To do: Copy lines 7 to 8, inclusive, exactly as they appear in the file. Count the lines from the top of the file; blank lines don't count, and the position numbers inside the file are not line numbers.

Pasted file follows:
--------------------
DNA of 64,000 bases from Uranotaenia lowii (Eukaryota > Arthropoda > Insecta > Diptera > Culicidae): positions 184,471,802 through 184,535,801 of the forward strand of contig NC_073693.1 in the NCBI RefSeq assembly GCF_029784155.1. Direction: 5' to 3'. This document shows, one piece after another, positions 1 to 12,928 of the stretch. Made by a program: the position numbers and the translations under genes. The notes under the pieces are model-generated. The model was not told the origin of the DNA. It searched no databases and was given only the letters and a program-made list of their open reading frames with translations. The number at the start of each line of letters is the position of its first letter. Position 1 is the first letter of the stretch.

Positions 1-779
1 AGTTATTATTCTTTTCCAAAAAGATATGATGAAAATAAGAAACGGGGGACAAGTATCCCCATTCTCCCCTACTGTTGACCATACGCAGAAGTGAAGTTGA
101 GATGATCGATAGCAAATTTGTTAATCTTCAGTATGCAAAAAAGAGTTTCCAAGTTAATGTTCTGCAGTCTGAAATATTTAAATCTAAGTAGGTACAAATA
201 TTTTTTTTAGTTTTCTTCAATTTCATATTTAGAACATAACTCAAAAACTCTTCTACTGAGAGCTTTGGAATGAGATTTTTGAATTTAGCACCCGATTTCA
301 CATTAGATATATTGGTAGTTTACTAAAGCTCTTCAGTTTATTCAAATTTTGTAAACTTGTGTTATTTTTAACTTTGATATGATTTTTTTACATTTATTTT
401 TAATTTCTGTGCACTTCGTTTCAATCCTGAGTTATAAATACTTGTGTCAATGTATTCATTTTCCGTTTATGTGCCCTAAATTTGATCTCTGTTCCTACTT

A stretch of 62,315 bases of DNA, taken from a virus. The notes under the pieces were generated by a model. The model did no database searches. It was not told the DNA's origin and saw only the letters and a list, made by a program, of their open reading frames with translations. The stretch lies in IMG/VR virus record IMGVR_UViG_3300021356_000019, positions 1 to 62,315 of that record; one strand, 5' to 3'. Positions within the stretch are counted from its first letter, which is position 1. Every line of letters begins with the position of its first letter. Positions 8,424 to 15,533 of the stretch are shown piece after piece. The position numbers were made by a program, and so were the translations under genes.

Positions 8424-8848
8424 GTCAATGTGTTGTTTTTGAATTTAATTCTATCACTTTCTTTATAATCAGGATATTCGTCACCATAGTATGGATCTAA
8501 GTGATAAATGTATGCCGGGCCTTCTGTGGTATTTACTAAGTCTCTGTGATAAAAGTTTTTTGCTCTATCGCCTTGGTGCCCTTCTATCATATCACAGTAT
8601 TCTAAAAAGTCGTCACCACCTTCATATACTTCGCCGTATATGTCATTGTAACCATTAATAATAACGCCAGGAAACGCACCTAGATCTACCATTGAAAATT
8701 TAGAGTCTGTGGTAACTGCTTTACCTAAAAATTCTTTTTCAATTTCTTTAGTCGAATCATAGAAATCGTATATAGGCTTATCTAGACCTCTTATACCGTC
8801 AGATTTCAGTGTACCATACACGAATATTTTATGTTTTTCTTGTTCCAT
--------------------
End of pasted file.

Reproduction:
401 TAATTTCTGTGCACTTCGTTTCAATCCTGAGTTATAAATACTTGTGTCAATGTATTCATTTTCCGTTTATGTGCCCTAAATTTGATCTCTGTTCCTACTT

A stretch of 62,315 bases of DNA, taken from a virus. The notes under the pieces were generated by a model. The model did no database searches. It was not told the DNA's origin and saw only the letters and a list, made by a program, of their open reading frames with translations. The stretch lies in IMG/VR virus record IMGVR_UViG_3300021356_000019, positions 1 to 62,315 of that record; one strand, 5' to 3'. Positions within the stretch are counted from its first letter, which is position 1. Every line of letters begins with the position of its first letter. Positions 8,424 to 15,533 of the stretch are shown piece after piece. The position numbers were made by a program, and so were the translations under genes.